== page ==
"The market has decided, and Airbus has gotten the commonality message," says Richard Aboulafia, aviation director at the Teal Group consultancy in Fairfax, Va.

At the same time, Airbus, which was founded in 1970 as a European consortium by French, German, British, and Spanish aerospace companies, has a newer product range competing with Boeing's jetliners, many of which were designed in the 1960s and 1970s. This makes Airbus planes more fuel and weight efficient, not to mention one inch of extra width in each seat, which many passengers appreciate.

Too much, too soon

Other factors, too, have contributed to Airbus's recent success. The main one, according to Paul Nisbet of JSA Research in Newport, R.I., is Boeing itself.

Boeing has messed up "royally," he says, "trying to do too much too quickly."

In the mid-1990s, Boeing tried to squeeze Airbus out of the narrow-body market by offering its 737 model very cheaply to a number of US airlines. At the same time as it tripled production of the 737 in order to meet the new demand, Boeing sought to digitize its production line to cut costs.

The effort "blew up in their faces," recalls Mr. Nisbet, and the company had to halt production of the 737 in the fall of 1997. Boeing is still getting over this catastrophe and fighting to bring its costs down.

Boeing executives, who say part of their strategy to restore Boeing to financial health is refusing to sell its planes at a loss, accuse Airbus of selling at below-cost prices in order to win market share. It is a claim with which some analysts agree, but which Airbus vehemently denies.

"Overall, the Airbus system is profitable, and so far we have never taken a loss on any sale," insists Airbus spokeswoman Barbara Kracht.But Airbus, as a grouping of economic interests, publishes no financial records, which makes such statements hard to verify.

As Boeing struggles back to profitability, it is taking radical measures.

The company has shed 40,000 jobs nationwide since mid-1998, and plans to cut another 8,000 this year. It has also pruned the number of its suppliers from 31,000 to 18,000.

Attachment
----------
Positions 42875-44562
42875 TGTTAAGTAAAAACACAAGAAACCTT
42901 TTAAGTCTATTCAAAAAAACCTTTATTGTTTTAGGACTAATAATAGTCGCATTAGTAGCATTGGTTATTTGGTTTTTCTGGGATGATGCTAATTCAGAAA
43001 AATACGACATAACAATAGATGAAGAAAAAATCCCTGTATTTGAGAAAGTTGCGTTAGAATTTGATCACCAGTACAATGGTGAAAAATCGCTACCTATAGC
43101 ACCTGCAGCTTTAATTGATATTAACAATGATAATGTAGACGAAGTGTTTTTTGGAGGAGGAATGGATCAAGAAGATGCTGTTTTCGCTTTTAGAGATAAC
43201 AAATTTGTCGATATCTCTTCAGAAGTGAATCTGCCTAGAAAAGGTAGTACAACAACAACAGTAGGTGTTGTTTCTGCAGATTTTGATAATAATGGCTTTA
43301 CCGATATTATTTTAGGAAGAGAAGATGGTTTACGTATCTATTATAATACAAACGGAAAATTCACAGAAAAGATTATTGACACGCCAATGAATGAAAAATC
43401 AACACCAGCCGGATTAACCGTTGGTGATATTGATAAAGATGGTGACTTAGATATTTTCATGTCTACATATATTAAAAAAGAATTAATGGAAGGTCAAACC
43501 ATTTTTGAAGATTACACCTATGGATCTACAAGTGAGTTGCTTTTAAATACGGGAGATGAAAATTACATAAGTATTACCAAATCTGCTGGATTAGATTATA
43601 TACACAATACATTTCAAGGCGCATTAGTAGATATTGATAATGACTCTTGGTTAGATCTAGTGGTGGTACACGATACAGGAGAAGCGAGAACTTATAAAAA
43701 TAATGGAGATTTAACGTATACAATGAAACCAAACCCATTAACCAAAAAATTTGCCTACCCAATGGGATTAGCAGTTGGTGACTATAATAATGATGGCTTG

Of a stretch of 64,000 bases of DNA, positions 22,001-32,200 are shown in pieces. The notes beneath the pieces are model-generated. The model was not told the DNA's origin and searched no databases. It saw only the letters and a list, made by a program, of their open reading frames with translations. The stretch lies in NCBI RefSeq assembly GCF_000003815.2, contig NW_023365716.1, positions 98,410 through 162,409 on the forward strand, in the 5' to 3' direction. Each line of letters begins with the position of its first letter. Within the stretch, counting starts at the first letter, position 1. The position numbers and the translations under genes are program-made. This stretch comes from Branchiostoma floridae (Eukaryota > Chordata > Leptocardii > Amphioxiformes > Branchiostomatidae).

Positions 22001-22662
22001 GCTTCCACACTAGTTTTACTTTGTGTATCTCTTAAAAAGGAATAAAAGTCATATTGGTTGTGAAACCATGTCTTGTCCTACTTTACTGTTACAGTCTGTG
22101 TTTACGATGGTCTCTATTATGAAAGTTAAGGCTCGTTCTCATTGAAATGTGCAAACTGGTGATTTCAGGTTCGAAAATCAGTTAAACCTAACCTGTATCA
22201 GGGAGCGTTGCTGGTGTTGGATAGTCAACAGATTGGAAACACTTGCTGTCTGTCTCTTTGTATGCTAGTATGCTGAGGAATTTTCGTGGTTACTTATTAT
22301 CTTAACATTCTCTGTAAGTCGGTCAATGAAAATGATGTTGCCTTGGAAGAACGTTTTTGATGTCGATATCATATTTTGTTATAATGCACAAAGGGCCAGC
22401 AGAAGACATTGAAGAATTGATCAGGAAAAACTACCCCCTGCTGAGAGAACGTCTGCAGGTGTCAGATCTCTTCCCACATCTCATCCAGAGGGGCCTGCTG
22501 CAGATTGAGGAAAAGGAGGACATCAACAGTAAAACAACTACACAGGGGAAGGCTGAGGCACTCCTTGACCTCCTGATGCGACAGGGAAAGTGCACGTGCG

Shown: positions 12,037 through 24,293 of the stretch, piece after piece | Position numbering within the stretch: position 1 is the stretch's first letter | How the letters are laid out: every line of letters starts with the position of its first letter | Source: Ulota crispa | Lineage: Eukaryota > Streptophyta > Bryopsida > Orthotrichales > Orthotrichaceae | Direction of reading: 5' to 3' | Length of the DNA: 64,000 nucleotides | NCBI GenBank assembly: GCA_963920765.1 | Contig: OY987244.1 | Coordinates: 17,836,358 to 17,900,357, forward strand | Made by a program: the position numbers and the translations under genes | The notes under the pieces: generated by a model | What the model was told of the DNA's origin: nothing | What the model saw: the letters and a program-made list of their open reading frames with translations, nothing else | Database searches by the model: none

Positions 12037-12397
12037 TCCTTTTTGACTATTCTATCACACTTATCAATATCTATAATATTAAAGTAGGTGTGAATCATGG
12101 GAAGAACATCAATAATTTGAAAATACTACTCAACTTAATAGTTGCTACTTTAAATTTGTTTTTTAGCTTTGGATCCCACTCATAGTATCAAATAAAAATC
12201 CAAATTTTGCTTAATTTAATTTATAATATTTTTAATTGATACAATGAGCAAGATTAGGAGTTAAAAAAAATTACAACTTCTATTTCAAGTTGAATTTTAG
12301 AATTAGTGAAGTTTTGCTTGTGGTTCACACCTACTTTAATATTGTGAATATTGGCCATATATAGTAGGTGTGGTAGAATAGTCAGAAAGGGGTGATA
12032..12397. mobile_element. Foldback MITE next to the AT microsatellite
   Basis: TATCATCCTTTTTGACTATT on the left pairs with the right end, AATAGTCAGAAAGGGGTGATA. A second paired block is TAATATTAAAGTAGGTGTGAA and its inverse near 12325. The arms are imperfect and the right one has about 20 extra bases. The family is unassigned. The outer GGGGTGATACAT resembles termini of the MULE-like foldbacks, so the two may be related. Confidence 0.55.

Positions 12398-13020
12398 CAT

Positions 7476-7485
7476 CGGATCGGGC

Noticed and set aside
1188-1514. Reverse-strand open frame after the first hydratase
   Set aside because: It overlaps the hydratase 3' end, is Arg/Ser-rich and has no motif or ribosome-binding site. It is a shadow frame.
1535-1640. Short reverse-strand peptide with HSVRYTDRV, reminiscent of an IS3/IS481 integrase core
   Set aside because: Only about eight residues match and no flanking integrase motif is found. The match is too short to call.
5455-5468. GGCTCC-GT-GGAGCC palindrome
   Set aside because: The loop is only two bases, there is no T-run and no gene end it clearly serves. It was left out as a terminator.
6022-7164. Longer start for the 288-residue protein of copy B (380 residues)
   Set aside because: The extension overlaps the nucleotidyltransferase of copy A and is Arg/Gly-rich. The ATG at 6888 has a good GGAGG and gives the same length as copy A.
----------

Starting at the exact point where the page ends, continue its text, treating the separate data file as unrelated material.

"They are correcting things more quickly than expected," says Nisbet, but "it will be another two or three years at least before they can get their costs down enough to make good profits and be competitive."

Battle of behemoths

In the meantime, Airbus is planning to build a giant jetliner called the A3XX, carrying as many as 650 passengers, to compete with Boeing's 420-seat 747 jumbo jets.

It is hard to find any independent aviation experts who believe there will be a market big enough for this leviathan to offer a decent return on the $12 billion investment that Airbus estimates it will cost to build the plane.

"Airbus is making significantly over-optimistic assumptions to make a viable case for the A3XX, and it will fail miserably," says Credit Suisse First Boston's Mr. Hendrikse.

But national and continental pride also influence decisions - Europe would like to be able to challenge America's Boeing all the way up the product scale - and "the A3XX has become mired in a political swamp that has nothing to do with market realities," argues Mr. Aboulafia.

Could pride come before a fall? As Airbus prepares to invest billions in a project that seems stronger on grandeur than on profitability, and as Boeing slashes its workforce to stave off losses, and as both companies shower airlines with discounts so as to stay competitive, Hendrikse wonders how long it can all last.

"The silliest thing about this market," he says bluntly, "is that there are only two companies left in it, and they are killing each other."

(c) Copyright 2000. The Christian Science Publishing Society